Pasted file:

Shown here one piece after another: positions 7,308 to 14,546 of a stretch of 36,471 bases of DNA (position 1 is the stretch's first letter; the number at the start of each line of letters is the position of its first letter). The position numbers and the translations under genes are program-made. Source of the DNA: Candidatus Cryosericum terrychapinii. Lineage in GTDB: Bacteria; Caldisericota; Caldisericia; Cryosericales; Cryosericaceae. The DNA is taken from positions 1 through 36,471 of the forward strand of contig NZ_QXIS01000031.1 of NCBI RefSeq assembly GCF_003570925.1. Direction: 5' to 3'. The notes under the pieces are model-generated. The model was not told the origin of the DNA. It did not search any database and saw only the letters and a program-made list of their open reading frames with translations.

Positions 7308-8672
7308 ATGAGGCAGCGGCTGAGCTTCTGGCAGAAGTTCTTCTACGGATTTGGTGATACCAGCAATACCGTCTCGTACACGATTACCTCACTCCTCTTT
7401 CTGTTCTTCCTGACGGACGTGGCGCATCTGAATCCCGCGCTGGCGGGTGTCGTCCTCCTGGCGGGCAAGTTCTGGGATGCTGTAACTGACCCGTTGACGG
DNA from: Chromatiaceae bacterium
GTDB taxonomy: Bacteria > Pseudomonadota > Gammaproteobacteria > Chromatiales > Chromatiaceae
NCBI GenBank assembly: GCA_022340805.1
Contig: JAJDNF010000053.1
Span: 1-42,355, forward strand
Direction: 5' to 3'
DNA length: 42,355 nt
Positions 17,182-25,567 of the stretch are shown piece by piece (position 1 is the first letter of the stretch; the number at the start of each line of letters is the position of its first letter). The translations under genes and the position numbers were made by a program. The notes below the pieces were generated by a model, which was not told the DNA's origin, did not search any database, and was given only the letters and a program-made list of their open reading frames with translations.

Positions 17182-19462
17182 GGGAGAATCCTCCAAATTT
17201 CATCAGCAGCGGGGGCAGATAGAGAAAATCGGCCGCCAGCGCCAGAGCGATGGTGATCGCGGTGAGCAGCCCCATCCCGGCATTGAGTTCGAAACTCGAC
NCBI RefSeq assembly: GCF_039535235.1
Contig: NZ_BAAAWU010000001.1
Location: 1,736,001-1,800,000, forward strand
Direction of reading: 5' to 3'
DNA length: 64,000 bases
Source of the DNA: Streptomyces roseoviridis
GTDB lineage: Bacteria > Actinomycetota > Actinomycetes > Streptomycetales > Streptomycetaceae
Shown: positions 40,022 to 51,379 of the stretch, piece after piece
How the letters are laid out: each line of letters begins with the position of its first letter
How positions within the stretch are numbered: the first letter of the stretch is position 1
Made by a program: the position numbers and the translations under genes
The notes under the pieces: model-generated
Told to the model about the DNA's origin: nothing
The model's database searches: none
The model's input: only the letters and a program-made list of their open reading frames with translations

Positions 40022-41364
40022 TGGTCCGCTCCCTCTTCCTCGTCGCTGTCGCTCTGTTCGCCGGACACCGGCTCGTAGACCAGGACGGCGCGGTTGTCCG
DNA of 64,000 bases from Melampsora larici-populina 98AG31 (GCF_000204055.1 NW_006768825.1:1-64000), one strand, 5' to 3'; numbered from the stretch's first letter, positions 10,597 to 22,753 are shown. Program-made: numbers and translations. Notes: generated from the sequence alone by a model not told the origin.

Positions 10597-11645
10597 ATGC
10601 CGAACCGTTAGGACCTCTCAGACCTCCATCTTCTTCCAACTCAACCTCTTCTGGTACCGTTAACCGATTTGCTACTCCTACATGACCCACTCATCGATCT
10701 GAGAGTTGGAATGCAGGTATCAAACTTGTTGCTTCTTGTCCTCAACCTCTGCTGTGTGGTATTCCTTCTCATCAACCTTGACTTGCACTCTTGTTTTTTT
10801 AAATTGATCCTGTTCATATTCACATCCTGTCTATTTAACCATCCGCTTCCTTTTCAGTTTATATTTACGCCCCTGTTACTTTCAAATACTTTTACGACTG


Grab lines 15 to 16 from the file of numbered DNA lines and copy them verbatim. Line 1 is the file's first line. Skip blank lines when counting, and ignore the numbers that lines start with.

17201 CATCAGCAGCGGGGGCAGATAGAGAAAATCGGCCGCCAGCGCCAGAGCGATGGTGATCGCGGTGAGCAGCCCCATCCCGGCATTGAGTTCGAAACTCGAC
NCBI RefSeq assembly: GCF_039535235.1